Adams local farms journey last year.

Experiences and contemplation’s on farms a year ago.


Alot of my posts have been about a big trip I did a few years ago to Europe/India/Nepal. This post is about my experience on farms and with animals whilst maneuvering through BC. I did this a year ago, and this post shares the reflections and lessons I had during that time.

Brief background story.
I was determined to do volunteering and exploring around where I live in Western Canada. Within hours I can explore islands along the coast, or deserts along the interior. It was an exciting plan to mix these destinations with farming and food.


I didn’t work at my jobs and did alot of moving around, volunteering in numerous places, trying many different things. Home landscapes, music festivals, food festival, home steads, real farms. It sounded idyllic, but was surprising less tranquil then I imagined it to be. Even the ease of 5 hours a day volunteering can still subjectively feel like alot.

I had high hopes and expectations of where I would be farming. Yet alot of those places I messaged never got back to me in time. So I was on a journey different than the one I initially intended, off to farms I wasn’t seeking, but they needed help, and I needed to work. I was astonished of the delays in responses from some places. That really highlighted I have an intention, and the universe has one, and we got to compromise, and meet in the middle.


I was looking for some grass roots, self-sufficiency communal or mom and dad veggie farms, but ended up more at homes just with animals. Some for profit as a business, and others just for themselves to feed their family and friends. I traveled to two places in southern Vancouver Island, then made my way to a place in Galiano Island, afterwords helping a few days in Salt Spring Island. I also volunteered at 4 festivals with a few months, and traveled the interior of B.C., to alot of the towns between here and Nelson. My last agriculture volunteering was at a pig farm in Meritt, then had a final volunteering gig at a local music festival to end the summer. 5 festivals and 5 ‘workaway’ locations, so lots of volunteering projects.


To clarify, “Workaway” is a website where you can volunteer with someone in any form they need. Gardening, building, weeding, feeding animals, collecting eggs, etc. It is not necessary to be on a vegetable farm for this to happen.


I wrote this post because I was really confronted in many places the reality of raising animals, even in the ‘ethical, small town’ glossy version we imagine. The truth that fatigue and financial strain of the owner directly affects the animals in many ways is sad to really witness. The amount of corners cut which burdened the animal in favour of the owner felt like constant. Everyone had a reason and a pressure going on.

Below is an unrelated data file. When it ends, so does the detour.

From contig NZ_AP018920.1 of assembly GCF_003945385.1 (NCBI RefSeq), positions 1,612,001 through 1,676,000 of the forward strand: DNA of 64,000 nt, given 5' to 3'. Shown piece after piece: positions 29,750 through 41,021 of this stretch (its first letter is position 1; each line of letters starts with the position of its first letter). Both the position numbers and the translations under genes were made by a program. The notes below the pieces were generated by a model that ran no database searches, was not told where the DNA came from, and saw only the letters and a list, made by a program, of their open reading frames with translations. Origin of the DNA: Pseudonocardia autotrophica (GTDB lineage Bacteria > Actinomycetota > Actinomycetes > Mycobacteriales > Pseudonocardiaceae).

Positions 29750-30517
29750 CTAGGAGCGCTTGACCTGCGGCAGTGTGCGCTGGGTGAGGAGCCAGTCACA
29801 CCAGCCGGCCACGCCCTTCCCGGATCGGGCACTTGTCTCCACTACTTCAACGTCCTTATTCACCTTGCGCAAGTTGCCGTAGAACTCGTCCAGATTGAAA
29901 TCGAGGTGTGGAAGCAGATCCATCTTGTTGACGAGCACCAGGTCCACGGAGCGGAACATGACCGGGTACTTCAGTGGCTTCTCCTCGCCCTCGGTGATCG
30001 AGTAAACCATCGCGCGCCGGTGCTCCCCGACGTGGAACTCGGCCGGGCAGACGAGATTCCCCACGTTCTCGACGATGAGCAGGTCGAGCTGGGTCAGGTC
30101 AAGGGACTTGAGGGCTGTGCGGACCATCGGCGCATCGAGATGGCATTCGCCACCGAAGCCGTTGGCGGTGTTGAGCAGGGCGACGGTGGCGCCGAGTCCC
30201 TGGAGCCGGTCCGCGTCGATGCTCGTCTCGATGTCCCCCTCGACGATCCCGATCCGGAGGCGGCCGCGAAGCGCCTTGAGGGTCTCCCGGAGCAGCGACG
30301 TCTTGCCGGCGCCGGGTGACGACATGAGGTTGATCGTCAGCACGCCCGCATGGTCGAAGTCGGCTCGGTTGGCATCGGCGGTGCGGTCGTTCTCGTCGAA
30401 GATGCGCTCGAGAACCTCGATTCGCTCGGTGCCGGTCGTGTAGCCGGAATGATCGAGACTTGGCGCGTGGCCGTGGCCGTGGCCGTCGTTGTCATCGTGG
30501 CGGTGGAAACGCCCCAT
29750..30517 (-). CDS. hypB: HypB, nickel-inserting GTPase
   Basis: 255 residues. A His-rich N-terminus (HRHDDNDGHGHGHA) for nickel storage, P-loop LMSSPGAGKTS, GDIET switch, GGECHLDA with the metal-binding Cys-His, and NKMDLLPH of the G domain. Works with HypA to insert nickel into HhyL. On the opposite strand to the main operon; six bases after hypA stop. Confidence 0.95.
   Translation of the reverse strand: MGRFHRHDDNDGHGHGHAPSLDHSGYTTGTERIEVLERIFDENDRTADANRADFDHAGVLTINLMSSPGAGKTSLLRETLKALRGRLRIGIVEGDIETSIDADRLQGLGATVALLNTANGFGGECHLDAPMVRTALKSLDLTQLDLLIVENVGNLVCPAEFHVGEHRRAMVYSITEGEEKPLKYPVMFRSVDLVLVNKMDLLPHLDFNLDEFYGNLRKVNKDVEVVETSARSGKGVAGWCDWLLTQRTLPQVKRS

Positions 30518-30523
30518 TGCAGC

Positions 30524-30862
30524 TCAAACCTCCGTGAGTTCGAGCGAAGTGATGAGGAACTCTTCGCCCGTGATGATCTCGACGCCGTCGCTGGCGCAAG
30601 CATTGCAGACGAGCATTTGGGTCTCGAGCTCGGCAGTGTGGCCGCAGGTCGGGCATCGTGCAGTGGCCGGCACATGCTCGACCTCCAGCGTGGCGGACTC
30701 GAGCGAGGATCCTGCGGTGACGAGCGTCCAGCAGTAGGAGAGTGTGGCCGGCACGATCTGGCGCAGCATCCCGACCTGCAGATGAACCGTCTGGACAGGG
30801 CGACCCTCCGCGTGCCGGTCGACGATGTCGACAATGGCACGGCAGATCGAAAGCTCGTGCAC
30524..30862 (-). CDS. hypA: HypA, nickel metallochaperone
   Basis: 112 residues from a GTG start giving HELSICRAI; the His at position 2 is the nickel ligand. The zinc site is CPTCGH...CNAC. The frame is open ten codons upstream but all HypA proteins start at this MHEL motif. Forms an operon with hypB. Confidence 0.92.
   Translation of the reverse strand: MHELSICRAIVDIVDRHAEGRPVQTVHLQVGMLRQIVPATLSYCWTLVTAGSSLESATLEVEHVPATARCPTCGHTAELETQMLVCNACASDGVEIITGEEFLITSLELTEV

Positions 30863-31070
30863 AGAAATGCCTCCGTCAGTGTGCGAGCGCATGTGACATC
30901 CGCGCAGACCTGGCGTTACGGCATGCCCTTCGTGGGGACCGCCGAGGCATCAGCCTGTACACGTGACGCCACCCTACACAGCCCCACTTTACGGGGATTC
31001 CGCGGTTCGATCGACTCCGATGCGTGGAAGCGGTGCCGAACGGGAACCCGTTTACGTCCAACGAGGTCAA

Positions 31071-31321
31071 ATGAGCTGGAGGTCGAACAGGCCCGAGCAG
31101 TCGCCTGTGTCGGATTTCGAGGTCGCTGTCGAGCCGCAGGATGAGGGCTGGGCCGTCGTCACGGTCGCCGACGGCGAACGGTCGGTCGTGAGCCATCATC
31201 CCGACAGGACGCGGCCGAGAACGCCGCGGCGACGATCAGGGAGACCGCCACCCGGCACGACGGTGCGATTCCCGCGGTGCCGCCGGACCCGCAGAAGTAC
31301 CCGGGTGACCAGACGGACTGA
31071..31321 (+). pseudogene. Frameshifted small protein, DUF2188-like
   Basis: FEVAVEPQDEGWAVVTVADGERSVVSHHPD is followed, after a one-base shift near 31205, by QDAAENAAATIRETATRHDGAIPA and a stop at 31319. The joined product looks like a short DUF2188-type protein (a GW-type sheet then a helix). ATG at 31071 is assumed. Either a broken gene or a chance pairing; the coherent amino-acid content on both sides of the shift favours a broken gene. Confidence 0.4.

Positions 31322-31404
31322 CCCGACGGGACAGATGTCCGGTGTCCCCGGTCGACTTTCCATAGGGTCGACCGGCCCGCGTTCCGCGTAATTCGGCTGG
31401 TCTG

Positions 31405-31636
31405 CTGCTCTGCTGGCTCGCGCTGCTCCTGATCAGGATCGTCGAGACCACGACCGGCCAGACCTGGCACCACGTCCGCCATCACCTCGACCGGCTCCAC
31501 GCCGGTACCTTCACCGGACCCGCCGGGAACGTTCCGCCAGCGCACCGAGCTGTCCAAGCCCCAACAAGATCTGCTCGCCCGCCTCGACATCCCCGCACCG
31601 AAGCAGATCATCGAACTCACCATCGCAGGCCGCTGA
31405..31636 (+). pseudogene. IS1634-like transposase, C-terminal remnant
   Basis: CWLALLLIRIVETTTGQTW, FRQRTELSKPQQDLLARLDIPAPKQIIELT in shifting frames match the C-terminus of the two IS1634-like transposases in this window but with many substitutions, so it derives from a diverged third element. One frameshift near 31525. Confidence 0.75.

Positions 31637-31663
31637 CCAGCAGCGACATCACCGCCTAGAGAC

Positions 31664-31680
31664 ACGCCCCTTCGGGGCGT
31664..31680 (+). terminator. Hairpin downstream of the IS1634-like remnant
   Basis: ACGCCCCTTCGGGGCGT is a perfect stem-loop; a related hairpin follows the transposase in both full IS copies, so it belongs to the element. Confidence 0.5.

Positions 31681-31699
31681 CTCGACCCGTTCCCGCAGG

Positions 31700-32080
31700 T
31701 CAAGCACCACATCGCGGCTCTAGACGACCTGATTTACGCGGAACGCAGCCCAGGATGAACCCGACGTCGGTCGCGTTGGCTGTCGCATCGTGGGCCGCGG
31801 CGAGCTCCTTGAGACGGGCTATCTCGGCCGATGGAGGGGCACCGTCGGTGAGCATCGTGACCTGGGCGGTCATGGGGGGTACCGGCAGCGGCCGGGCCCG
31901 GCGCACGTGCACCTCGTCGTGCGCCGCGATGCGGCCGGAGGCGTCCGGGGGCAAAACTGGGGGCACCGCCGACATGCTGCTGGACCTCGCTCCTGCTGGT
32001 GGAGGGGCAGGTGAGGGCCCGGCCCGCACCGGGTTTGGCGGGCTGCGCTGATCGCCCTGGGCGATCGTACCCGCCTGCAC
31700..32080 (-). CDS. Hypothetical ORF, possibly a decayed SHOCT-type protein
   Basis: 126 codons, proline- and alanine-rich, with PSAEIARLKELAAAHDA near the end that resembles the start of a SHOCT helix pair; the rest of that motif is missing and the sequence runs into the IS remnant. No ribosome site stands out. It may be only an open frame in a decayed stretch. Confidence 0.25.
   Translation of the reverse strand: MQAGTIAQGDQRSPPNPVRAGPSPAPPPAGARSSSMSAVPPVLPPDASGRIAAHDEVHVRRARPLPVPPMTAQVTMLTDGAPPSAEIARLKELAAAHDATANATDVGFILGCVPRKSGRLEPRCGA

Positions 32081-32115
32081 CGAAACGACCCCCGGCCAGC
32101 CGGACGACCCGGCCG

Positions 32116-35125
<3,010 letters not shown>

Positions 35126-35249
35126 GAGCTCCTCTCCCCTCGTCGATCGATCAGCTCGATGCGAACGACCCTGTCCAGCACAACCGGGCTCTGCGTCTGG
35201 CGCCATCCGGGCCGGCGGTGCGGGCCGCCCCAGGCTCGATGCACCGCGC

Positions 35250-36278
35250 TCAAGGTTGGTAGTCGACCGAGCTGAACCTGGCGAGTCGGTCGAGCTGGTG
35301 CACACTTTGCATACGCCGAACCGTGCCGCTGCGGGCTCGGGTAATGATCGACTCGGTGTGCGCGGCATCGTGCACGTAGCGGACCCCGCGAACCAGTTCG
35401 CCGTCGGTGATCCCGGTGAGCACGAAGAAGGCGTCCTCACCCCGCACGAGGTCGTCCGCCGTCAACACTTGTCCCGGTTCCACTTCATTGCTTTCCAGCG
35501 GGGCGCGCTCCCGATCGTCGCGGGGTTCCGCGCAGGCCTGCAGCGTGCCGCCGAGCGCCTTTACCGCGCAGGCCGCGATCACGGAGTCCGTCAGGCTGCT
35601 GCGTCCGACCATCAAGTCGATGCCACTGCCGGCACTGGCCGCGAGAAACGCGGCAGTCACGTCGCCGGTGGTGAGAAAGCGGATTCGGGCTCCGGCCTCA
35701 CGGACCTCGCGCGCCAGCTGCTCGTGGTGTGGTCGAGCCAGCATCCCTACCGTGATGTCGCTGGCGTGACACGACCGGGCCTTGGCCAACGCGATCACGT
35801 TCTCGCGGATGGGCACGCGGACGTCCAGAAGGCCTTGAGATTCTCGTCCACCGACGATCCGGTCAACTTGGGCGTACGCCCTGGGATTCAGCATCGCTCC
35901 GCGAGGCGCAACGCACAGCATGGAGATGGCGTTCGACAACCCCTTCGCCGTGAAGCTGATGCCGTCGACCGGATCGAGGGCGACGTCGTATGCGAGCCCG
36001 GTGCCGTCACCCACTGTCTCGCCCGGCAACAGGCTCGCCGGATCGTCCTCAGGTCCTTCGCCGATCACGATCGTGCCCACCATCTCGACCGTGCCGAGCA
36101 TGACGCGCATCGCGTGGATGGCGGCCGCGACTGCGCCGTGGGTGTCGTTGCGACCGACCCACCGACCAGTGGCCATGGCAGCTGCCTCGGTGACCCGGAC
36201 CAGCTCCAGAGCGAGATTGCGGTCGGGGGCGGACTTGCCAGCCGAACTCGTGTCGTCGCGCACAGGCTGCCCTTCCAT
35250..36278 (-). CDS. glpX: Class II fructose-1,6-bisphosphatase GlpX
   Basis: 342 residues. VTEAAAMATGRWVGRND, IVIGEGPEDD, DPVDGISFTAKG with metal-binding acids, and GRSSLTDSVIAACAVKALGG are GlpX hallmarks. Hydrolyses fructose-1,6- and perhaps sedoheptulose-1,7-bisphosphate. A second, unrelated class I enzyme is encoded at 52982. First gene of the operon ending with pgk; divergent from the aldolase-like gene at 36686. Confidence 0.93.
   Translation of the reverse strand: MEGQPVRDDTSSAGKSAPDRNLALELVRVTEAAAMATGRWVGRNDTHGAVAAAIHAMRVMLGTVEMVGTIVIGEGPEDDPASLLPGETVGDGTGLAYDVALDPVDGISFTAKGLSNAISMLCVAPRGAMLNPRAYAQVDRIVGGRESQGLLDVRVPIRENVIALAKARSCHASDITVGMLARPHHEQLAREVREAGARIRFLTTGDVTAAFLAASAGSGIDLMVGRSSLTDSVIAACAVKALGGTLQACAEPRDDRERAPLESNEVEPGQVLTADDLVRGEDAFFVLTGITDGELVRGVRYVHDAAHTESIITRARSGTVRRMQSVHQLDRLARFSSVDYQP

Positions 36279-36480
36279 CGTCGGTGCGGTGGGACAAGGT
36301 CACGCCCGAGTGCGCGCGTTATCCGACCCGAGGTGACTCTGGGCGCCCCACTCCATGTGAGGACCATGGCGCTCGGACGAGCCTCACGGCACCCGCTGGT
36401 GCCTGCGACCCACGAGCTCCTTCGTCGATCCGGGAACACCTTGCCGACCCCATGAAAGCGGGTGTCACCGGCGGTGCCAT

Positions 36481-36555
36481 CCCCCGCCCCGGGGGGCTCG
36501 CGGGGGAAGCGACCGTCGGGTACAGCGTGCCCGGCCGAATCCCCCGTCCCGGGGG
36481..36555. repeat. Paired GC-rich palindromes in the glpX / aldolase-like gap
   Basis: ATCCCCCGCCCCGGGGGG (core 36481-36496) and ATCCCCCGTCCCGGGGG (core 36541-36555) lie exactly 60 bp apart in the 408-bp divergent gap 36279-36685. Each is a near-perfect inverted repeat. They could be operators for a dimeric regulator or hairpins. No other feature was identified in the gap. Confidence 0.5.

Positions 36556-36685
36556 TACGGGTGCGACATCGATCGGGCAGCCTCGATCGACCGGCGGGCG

At the time I was mostly vegan, so working around animals was a hope to reassess my values I felt by addressing something more “head on” – my inner conflict about eating meat. My veganism was not based on direct experience of working with small farm animals, so I thought I’d see if that impacted it. There are many arguments that can be made about any diet or lifestyle, for or against it. Some things reinforced my avoidance of meat, and some gave me new questions to ask. On the last days of the farming volunteering project, I took some time to reflect on questions of vegetarianism, local food, and animal welfare. These are questions that came to mind, and thoughts that I learned during my time. Hope something stick out.

  • I hear alot if you had to kill it would you eat it? Well if you had to dig to find the gas for your car would you still drive? Would you only speak a language if you invented it? Fly if you knew how to fly the plane? Wear clothes if you had to pick the cotton and seam every item? Live in an apartment only if you built it? Use the internet only if you coded the website? Have coffee if you had to go to the source yourself and pick it?


  • And the wording we use can paint such different pictures. Processing is a lighter way of bluntly saying killing, but that’s too graphic. But then again when I cook my veggies should I just say I am burning them alive? When I chew my carrot am I just stabbing it to death? Is digestion just an acid bath? How extreme can we get with this aspect of labeling and definitions?


  • Meat production was no perfect system, even locally, yet I see even veganism has its challenges, especially on a global scale. Huge amounts of land, perhaps endangered land, pulled for mass production of vegetables. With pesticides, mono cropping, the shipping, all the packaging, the heating and cooling, it felt challenging to imagine a very low footprint lifestyle that way. Also, the big near impossibility for full transparency. It’s so hard to know about the soy grown in timbuktu. The workers who picked it, the ones who packaged it, the boat it was shipped on. I thought of another aspect, I’ll call it second degree meat eating. Where I am not eating meat, but the industries I rely on to fulfill that goal is perhaps done by meat eaters. Meat eaters picking food for vegans. It’s like when you see a vegans working at a restaurant that mostly serves meat, probably because it’s just a better paycheque. So I buy soy from half way across the world, and the person who gathered it can now celebrate with a steak, his soy crop selling incredible amounts. The gas it takes to ship everything. That gas and oil industry could be majority meat eaters, getting paid to buy meat off the purchase you made of vegetables. Maybe it seems over thinking, but it was just a thought. I wondered how many people who were a part of me getting my package of tofu were also vegetarian? Did it take 100 non vegans to support one vegan? All the side industries who are kept afloat buy supporting this global food system of veganism. Its complex, and when I see that side effect then nothing is perfect. Maybe veganism is the less of two evils. I believe it surpasses factory farming, but how about local small scale meat production? Is low quality veganism, mass produced veganism, do they outshine proper local meat? Questions to ask. A lot of the negative stats of meat eating are about industrial farming. How about on local farming, where the cow is eating the grass on the land, where the chickens are eating bugs. Will animals exist just in zoo’s or petting farms if the world turns vegan? Again, all different things to wonder.